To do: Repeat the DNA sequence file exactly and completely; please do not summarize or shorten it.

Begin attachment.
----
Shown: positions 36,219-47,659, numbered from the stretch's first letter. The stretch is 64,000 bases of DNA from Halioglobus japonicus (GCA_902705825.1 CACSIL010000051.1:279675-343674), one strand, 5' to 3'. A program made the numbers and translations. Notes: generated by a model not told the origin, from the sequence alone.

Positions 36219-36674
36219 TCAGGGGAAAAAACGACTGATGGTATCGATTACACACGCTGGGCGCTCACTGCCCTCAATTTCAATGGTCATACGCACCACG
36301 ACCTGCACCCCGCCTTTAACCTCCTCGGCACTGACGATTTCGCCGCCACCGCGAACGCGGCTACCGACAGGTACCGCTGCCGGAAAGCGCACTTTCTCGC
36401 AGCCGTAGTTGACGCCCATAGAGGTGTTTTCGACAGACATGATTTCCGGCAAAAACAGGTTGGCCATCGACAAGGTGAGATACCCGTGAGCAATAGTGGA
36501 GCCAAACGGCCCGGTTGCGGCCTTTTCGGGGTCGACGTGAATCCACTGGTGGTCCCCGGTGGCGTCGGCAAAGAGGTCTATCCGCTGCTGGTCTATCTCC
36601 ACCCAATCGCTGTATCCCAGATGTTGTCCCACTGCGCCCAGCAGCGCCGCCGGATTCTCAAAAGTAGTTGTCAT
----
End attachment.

Shown: positions 36,219-47,659, numbered from the stretch's first letter. The stretch is 64,000 bases of DNA from Halioglobus japonicus (GCA_902705825.1 CACSIL010000051.1:279675-343674), one strand, 5' to 3'. A program made the numbers and translations. Notes: generated by a model not told the origin, from the sequence alone.

Positions 36219-36674
36219 TCAGGGGAAAAAACGACTGATGGTATCGATTACACACGCTGGGCGCTCACTGCCCTCAATTTCAATGGTCATACGCACCACG
36301 ACCTGCACCCCGCCTTTAACCTCCTCGGCACTGACGATTTCGCCGCCACCGCGAACGCGGCTACCGACAGGTACCGCTGCCGGAAAGCGCACTTTCTCGC
36401 AGCCGTAGTTGACGCCCATAGAGGTGTTTTCGACAGACATGATTTCCGGCAAAAACAGGTTGGCCATCGACAAGGTGAGATACCCGTGAGCAATAGTGGA
36501 GCCAAACGGCCCGGTTGCGGCCTTTTCGGGGTCGACGTGAATCCACTGGTGGTCCCCGGTGGCGTCGGCAAAGAGGTCTATCCGCTGCTGGTCTATCTCC
36601 ACCCAATCGCTGTATCCCAGATGTTGTCCCACTGCGCCCAGCAGCGCCGCCGGATTCTCAAAAGTAGTTGTCAT